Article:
Amber and Danny Masters, who run the blog Red Two Green, are trying to pay off $600,000 in student loan debt. Outside of their regular jobs as a dentist and a lawyer, they’ve found a ton of ways to bring in extra cash—they even made $3,000 just by selling stuff they found around their house.

In today’s gig economy, there are so many side jobs you can pick up to boost your 9-to-5 job income.  You can become a vehicle inspector for OnSource, deliver packages for Amazon for $18-$25 per hour or resell thrift store clothing and earn up to $800 a month.

Here are 10 high-paying side jobs that will help you earn extra money. If you’re a stay-at-home mom, don’t worry, there are tons of ways for you to earn extra cash, too.

Grand Opening Of Amazon Fulfillment Center Features State Of The Art Technology
Getty Images | Justin Sullivan

Debt Trap #5: Tapping Into Your Home’s Equity

Your home is your biggest investment. It can be tempting to take out a loan against the equity it’s earned over the years. People often take out a sizable loan against their home to consolidate their debts and then pay back the loan. But, financial experts warn against this strategy, claiming it’s too risky. The real estate market has been tumultuous over the years. By trading in one loan for another, you could set yourself up for major problems.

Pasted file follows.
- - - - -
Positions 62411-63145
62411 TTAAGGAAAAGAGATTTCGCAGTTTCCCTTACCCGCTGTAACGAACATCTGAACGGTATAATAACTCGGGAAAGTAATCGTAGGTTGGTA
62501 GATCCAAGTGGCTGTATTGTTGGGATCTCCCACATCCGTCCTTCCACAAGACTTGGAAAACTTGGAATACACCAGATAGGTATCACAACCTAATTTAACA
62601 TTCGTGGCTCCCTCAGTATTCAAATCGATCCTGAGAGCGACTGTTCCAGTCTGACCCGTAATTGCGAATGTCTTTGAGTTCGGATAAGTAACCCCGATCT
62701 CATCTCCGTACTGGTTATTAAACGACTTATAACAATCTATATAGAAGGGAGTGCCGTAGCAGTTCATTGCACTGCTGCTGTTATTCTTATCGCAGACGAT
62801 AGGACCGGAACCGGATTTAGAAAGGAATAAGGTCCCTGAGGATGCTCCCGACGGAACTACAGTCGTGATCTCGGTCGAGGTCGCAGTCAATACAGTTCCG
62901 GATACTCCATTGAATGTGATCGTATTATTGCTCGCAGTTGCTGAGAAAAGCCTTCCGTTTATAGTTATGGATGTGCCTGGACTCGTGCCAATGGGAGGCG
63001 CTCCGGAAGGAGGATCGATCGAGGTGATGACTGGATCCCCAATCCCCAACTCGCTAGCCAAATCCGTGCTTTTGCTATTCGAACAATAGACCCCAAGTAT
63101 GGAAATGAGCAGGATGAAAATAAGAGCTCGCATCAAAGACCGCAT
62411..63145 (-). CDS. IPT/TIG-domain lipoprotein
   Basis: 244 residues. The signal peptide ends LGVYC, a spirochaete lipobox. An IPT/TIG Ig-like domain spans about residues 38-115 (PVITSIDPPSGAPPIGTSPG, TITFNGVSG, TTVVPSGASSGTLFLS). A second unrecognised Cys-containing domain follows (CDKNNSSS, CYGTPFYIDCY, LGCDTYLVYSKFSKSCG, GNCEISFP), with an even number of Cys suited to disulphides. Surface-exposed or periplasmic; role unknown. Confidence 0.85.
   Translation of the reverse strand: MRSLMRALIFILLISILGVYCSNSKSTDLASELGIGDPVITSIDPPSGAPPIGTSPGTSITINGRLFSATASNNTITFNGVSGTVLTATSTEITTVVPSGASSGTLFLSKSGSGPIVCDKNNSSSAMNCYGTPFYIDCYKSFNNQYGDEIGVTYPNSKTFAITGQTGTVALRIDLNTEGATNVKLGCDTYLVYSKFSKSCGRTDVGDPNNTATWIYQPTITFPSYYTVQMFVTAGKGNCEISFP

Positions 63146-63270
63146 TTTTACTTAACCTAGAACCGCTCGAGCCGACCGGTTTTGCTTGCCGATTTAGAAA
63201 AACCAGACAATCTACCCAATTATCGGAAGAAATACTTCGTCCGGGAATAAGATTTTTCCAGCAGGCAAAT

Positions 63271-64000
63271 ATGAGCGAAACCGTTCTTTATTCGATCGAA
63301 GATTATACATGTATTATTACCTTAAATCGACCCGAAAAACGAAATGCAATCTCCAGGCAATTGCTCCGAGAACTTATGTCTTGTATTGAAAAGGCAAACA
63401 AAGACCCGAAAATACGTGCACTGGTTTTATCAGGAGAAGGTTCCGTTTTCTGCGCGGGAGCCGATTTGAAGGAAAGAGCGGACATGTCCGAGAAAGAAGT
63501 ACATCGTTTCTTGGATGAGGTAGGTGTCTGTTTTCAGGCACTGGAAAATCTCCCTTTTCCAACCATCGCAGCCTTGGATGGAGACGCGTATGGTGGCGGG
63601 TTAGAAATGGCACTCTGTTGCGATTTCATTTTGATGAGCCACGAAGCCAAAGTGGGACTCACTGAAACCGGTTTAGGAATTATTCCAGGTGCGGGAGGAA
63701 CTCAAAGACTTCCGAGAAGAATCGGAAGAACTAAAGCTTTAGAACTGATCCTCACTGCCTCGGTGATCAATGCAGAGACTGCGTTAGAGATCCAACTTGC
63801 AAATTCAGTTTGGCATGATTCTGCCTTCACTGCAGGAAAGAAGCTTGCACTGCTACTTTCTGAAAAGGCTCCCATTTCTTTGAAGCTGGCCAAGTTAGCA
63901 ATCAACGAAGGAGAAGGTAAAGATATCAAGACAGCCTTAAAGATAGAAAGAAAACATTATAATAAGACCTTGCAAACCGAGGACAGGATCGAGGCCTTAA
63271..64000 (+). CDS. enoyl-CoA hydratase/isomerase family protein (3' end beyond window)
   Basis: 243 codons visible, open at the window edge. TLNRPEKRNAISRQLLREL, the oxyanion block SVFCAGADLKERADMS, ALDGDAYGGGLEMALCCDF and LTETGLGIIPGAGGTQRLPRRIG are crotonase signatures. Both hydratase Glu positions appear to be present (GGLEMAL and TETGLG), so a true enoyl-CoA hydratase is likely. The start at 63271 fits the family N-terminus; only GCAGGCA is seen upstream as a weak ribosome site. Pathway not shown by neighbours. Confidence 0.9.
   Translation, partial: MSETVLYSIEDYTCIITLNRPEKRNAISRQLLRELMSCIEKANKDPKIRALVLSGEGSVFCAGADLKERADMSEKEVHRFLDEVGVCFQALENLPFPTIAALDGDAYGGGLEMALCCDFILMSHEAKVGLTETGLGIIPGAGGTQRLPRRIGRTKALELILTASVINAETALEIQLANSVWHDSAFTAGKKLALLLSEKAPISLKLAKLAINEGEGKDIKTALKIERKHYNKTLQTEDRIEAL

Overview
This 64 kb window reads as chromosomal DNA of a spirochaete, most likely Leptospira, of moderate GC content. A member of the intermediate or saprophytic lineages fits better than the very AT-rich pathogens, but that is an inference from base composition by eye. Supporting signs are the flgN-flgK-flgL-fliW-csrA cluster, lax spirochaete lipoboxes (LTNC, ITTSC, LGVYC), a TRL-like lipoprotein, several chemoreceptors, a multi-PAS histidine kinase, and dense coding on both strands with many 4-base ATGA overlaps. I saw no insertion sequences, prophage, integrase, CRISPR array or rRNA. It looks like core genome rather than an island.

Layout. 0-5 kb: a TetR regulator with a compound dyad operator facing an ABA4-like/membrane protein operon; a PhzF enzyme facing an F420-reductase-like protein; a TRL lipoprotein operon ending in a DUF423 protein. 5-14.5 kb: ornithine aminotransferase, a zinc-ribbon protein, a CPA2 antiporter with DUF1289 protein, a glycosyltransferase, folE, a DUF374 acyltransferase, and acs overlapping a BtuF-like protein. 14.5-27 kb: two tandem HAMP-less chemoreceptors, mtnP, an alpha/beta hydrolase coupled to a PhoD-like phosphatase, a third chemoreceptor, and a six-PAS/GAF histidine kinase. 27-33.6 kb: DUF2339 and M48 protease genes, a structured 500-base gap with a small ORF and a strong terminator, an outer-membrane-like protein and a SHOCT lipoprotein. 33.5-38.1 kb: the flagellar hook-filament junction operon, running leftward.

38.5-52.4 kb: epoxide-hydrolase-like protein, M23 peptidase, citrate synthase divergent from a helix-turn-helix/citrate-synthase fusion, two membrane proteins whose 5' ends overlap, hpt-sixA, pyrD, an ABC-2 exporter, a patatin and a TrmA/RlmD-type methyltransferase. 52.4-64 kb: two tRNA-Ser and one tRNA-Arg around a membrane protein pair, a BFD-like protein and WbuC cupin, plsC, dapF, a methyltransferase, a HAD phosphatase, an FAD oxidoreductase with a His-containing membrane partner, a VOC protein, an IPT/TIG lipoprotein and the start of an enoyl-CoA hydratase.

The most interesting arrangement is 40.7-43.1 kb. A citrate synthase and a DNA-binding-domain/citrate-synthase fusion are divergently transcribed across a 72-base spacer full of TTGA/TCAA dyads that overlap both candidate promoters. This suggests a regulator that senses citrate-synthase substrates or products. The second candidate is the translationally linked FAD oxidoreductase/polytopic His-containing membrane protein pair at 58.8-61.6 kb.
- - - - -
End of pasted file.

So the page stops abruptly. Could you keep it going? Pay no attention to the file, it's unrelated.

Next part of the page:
The bottom line: If you take out a second mortgage or a home equity line of credit and you can’t make the payments, you could lose your house.

houses photo
Getty Images | David McNew

Debt Trap #6: Not Getting Proper Help

Facing debt makes many people feel afraid and ashamed. Letting those feelings overcome you will prevent you from making the necessary changes. Talk to a local credit union, bank or do research online to find a reputable debt counselor to help you. The Better Business Bureau also provides information on financial planning agencies that can assist you.

debt photo
Getty Images | Ralph Orlowski

Debt Trap #7: Not Using Raises To Help Pay Off Debt

Get a raise recently? Waiting for a tax return to hit your account? Congratulations! Take that extra income and apply it to your debt payment plan. Yes, it’s tempting to blow the extra money on a vacation. However, think about how much better it will feel to have less debt hanging over your head. Once your debt is paid off, you can plan that vacation!

tax refund photo paying off debt
Getty Images | Mark Wilson

Debt Trap #8: Not Getting Emotional About Your Debt

There’s a difference between getting a little stressed out and getting emotionally invested. Larsen said she didn’t make much progress on her debt repayment goals until she got angry. Why? She said she didn’t feel connected to it and lacked the motivation to make the necessary changes to improve her finances.

angry photo
Getty Images | Monika Graff

Debt Trap #9: Not Getting Everyone On Board

Paying off debt is challenging. Trying to do it alone can make it even harder. You need to make sure everyone in your family is onboard with making some tough changes. If one family member continues to spend while the other is struggling to save, then your debt paying progress will be nothing but a battle. Fight together against debt and you’ll win the war!

family photo
Getty Images | Sean Gallup